Entitled "Back to Basics: Enhancing User Experience at Low Cost," a report by Jupiter Media Metrix unifies two seemingly irreconcilable opposites keeping a tight budget whilst satisfying increasingly picky online consumers. Whilst acknowledging the importance of implementing new technologies and site enhancements in certain situations, the report asserts that consumer needs can, more often than not, be met without exhausting rapidly shrinking resources.
"In the current business climate, it is more important than ever to give users the best possible experience," notes Jupiter analyst Cormac Foster. "Nonetheless," he adds, "companies need to make the best use of their budgets in the near term and should avoid risky, glamorous Web enhancements."
One sure fix for e-tailers, suggests Jupiter, is regaling curious customers with extensive product information. According to a detailed Jupiter survey, 59 percent of online consumers profess that they would return to a retail site if they were sure of finding increased product information. A further 26 percent indicated that product suggestions prompt them to return.
Purveyors of online content (such as news) would stand to benefit most from upping the speed, notes Jupiter citing the fact that nearly half of surveyed Web surfers indicate faster-loading pages as a primary motivation for returning to a site. As far as e-tailing sites were concerned, Jupiter adds that 26 percent of surveyed consumers cite speedy page-loads as a good reason for re-visiting a site.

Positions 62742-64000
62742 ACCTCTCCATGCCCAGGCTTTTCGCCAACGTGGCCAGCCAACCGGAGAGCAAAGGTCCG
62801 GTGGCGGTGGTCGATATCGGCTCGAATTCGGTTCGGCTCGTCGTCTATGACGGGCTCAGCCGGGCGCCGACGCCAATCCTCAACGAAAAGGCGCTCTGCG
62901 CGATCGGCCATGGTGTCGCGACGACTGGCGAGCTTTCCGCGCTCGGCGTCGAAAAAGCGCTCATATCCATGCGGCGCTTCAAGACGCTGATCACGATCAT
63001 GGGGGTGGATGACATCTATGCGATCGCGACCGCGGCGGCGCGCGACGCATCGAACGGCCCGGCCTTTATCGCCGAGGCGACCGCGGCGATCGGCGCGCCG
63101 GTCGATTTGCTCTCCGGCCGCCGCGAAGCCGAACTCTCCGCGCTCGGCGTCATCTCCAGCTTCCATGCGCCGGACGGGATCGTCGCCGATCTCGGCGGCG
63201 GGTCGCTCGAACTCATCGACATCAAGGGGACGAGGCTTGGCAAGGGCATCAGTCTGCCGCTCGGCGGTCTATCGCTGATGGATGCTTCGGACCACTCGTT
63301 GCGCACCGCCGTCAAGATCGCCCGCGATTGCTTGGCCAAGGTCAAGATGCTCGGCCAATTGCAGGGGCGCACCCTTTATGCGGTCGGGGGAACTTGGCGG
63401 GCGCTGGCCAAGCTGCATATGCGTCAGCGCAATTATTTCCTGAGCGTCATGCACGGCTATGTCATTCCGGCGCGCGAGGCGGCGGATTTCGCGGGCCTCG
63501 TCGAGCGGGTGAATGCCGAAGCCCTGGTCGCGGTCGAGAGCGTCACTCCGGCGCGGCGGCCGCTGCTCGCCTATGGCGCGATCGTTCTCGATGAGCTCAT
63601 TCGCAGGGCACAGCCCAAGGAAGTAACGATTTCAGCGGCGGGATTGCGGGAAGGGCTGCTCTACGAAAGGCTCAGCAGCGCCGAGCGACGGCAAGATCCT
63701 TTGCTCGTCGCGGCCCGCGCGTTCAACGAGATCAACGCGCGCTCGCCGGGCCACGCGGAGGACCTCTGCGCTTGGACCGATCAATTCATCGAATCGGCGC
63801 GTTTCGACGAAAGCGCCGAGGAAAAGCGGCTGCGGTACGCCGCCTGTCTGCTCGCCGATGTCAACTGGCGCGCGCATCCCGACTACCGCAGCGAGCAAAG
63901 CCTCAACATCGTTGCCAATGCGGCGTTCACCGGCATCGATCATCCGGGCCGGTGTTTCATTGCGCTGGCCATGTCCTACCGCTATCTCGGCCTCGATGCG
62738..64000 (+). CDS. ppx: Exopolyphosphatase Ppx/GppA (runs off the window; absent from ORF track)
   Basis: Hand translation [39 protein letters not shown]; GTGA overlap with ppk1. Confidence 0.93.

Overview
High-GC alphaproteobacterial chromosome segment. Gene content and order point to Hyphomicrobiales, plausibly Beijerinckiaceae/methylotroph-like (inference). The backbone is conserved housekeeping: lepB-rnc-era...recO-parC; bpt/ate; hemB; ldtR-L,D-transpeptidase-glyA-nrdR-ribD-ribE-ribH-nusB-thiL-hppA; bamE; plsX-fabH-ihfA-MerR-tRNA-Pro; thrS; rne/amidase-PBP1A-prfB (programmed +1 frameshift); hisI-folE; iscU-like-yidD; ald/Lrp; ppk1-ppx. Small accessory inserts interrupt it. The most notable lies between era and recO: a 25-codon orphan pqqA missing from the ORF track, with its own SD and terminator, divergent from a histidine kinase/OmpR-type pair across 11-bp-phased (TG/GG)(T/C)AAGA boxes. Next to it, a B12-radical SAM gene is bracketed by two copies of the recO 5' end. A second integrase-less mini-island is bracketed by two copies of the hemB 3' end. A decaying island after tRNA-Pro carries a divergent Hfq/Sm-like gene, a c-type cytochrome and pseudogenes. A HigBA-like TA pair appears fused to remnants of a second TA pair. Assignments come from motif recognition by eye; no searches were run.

In some cases, however, more glitzy enhancements are unavoidable.
Jupiter suggests that e-tailers need to consider the addition of chat capabilities, streaming media, and the ability to customize layout as means of keeping the attention of finicky consumers.
Before making too many tweaks, Jupiter recommends that e-companies conduct surveys to find out for themselves what makes their customers tick. "Well-orchestrated surveys are likely to show companies that they can achieve a high level of user satisfaction by making only basic and inexpensive enhancements," concludes Foster.
Reprinted from sa.internet.com